A unique view of all the ways WFP is assisting millions of people worldwide.
Besher, a driver for the World Food Programme in Syria, shares his story of working behind the wheel. It’s part of a series of local staff stories to mark World Humanitarian Day 2016.
Being a humanitarian in Afghanistan isn’t an easy job, especially for a woman. Wahida Azizi shares her story about working to end hunger in her country, the third in our series featuring WFP workers in the countdown to World Humanitarian Day.
To mark World Humanitarian Day on 19 August, eight team members from the World Food Programme share their stories about working in their own countries to help end hunger. This is Momoh’s story from Sierra Leone.
Through a farming project in Afghanistan, 100 vulnerable women are learning income generating skills and business management including vegetable cultivation, food processing and using new agricultural technology, enabling them to produce and package their vegetables for the market.
During the month of August special importance is given to increase knowledge about the benefits of breastfeeding. In Colombia this month has also been deemed the month for childhood nutrition.
In Mali and throughout the Sahel, the lean season−a planting period from June to September when food from the previous harvest runs out−places serious stress on families. Many struggle to feed their families, at times taking extreme measures to put food on the table. During the current lean season, nearly 30 percent of the population struggles to have enough food to eat. To help families better cope during this season, WFP provides large-scale food distributions in four regions in northern Mali.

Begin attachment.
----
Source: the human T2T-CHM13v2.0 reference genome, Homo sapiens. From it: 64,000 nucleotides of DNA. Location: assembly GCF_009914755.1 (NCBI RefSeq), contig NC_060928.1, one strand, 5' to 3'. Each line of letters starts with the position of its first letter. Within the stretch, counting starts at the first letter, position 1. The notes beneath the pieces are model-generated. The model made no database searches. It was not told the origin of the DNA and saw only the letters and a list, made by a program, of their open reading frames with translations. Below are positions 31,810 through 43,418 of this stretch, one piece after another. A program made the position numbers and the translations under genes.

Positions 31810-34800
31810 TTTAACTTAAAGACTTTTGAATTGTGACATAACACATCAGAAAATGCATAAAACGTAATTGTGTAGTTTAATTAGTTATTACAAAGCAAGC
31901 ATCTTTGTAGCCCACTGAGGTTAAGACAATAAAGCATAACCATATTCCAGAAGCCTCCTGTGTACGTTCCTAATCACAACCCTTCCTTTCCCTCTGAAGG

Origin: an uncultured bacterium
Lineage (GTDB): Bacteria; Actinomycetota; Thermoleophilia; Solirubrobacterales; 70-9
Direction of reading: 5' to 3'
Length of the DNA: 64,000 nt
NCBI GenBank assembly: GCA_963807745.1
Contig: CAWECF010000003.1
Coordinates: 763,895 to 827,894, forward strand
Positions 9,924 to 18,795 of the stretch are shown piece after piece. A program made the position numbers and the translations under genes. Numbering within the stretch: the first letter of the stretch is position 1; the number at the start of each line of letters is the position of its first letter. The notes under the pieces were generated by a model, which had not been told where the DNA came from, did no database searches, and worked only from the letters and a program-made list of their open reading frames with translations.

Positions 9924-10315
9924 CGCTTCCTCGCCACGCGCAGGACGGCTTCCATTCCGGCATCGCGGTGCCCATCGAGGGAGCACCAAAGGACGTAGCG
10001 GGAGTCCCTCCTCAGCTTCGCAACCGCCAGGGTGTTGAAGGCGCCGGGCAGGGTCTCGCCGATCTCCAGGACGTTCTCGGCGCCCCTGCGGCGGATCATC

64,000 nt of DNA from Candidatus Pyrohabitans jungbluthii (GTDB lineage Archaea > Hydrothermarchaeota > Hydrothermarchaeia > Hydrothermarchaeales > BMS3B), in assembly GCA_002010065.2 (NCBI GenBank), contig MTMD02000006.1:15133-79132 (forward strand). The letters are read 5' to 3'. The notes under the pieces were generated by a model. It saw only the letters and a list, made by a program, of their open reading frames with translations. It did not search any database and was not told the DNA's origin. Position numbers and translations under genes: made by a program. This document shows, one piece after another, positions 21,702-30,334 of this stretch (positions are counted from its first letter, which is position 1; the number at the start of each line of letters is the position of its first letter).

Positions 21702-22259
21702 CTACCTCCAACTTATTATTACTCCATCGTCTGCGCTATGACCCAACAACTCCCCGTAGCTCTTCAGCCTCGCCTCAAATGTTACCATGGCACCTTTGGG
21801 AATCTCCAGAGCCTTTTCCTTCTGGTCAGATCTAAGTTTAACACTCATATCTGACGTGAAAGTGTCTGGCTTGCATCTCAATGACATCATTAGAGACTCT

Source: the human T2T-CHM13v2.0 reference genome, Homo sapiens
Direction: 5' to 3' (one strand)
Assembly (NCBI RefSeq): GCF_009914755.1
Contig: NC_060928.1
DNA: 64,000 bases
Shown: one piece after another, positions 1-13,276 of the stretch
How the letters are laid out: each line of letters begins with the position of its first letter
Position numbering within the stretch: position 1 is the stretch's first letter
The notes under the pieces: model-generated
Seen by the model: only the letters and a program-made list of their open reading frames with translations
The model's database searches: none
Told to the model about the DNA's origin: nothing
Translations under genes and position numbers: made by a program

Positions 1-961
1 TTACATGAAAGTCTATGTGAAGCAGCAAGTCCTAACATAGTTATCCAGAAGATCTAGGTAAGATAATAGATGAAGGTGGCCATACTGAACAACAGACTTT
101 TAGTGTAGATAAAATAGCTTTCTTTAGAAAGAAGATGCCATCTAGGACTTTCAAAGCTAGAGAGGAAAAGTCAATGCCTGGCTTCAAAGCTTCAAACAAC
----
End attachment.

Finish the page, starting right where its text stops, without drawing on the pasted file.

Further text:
In San Joaquin, Iloilo, young people play a big role in community disaster preparedness and response, as well as climate change projects.
To mark World Humanitarian Day on 19 August, eight team members from the World Food Programme (WFP) share their stories about working in their own countries to help end hunger. The first in the series, this is Lucy’s story from South Sudan.
Three years of violence have left a heavy toll on the people of the Central African Republic (CAR). In the capital, Bangui, the markets have recovered relatively quickly, however. Here, for thousands of people who have been formerly displaced or affected by the crisis, WFP's food vouchers bring a glimmer of hope and comfort.
In Kenya, the World Food Programme is investing in asset creation across the arid and the semi-arid areas. These projects target vulnerable families who need immediate food assistance, but are also a way for communities to work their way out of the persistent food insecurity. As a result of sustained support, many of the productive assets established, especially in the marginal agricultural areas, have helped families attain a level of food production that meets their daily needs. WFP is therefore helping these families transition out of food assistance, in part by linking them with programmes that can help them grow and eventually start producing marketable surpluses.